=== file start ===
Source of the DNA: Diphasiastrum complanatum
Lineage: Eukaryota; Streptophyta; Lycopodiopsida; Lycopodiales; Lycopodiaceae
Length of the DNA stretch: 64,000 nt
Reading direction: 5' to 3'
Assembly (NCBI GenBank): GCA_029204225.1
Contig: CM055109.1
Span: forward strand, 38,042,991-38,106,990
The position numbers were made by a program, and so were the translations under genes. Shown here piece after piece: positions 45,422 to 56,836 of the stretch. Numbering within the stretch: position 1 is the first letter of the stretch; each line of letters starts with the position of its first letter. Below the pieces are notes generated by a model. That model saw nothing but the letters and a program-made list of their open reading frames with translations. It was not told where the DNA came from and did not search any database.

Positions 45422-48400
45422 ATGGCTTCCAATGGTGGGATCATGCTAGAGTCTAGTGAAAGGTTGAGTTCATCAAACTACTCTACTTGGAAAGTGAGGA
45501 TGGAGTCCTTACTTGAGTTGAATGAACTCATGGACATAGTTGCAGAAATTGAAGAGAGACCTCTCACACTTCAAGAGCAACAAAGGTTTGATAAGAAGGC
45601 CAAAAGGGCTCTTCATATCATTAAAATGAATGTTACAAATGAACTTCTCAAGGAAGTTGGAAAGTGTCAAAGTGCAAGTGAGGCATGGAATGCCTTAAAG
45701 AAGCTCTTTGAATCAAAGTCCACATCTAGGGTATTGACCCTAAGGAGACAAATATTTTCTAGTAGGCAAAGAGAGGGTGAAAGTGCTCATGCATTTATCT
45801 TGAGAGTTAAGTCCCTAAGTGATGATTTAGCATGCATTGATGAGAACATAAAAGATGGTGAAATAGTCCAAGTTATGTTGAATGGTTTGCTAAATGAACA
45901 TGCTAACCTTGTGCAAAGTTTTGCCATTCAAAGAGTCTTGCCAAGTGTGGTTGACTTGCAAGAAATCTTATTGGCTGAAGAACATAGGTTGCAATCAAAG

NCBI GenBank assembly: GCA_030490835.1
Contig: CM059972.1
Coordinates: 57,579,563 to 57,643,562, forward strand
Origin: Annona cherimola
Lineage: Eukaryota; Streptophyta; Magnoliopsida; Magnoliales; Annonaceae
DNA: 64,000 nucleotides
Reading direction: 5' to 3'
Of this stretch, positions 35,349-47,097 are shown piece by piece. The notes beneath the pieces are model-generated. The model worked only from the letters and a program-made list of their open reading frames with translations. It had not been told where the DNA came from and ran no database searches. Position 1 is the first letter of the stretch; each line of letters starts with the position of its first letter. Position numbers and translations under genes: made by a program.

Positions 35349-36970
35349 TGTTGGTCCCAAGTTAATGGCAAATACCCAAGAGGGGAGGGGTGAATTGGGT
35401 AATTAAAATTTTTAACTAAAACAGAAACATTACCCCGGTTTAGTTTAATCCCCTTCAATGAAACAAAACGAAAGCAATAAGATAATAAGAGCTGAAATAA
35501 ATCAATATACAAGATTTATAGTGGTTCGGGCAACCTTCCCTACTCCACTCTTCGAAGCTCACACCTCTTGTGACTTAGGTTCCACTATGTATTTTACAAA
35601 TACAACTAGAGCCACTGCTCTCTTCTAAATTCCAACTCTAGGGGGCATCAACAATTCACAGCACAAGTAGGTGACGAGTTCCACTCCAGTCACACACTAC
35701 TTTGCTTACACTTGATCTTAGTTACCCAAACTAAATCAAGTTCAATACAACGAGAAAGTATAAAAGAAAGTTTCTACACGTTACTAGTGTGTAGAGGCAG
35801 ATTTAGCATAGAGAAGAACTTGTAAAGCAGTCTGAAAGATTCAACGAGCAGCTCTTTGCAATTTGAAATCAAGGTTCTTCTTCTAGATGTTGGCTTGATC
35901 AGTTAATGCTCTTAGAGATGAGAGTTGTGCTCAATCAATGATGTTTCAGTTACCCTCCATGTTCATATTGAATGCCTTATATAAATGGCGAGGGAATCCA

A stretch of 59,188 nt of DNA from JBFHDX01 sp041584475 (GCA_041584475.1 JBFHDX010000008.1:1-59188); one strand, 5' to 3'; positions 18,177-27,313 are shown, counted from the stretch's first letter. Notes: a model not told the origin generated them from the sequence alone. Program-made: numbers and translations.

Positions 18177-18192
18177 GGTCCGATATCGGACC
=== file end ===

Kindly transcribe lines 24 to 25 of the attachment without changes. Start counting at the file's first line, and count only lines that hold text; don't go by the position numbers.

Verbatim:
Positions 35349-36970
35349 TGTTGGTCCCAAGTTAATGGCAAATACCCAAGAGGGGAGGGGTGAATTGGGT